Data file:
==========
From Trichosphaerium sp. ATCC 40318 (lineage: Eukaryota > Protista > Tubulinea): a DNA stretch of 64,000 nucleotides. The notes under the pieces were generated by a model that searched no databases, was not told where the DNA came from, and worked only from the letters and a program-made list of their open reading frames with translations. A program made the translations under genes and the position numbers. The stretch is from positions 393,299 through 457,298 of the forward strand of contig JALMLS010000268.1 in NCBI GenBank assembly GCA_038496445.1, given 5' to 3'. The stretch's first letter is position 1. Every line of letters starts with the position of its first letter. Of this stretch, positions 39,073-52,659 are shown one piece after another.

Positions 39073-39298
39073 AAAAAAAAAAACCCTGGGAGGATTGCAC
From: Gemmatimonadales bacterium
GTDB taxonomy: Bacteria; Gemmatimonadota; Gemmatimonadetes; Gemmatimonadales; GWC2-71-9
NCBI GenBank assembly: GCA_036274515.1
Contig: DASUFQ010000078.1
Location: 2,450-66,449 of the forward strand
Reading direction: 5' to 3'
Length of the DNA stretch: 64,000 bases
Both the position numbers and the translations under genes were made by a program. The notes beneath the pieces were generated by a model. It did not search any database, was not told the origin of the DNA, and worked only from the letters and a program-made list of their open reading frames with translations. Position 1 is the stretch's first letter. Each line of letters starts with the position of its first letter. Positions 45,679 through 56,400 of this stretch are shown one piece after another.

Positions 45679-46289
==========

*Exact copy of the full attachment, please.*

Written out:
From Trichosphaerium sp. ATCC 40318 (lineage: Eukaryota > Protista > Tubulinea): a DNA stretch of 64,000 nucleotides. The notes under the pieces were generated by a model that searched no databases, was not told where the DNA came from, and worked only from the letters and a program-made list of their open reading frames with translations. A program made the translations under genes and the position numbers. The stretch is from positions 393,299 through 457,298 of the forward strand of contig JALMLS010000268.1 in NCBI GenBank assembly GCA_038496445.1, given 5' to 3'. The stretch's first letter is position 1. Every line of letters starts with the position of its first letter. Of this stretch, positions 39,073-52,659 are shown one piece after another.

Positions 39073-39298
39073 AAAAAAAAAAACCCTGGGAGGATTGCAC
From: Gemmatimonadales bacterium
GTDB taxonomy: Bacteria; Gemmatimonadota; Gemmatimonadetes; Gemmatimonadales; GWC2-71-9
NCBI GenBank assembly: GCA_036274515.1
Contig: DASUFQ010000078.1
Location: 2,450-66,449 of the forward strand
Reading direction: 5' to 3'
Length of the DNA stretch: 64,000 bases
Both the position numbers and the translations under genes were made by a program. The notes beneath the pieces were generated by a model. It did not search any database, was not told the origin of the DNA, and worked only from the letters and a program-made list of their open reading frames with translations. Position 1 is the stretch's first letter. Each line of letters starts with the position of its first letter. Positions 45,679 through 56,400 of this stretch are shown one piece after another.

Positions 45679-46289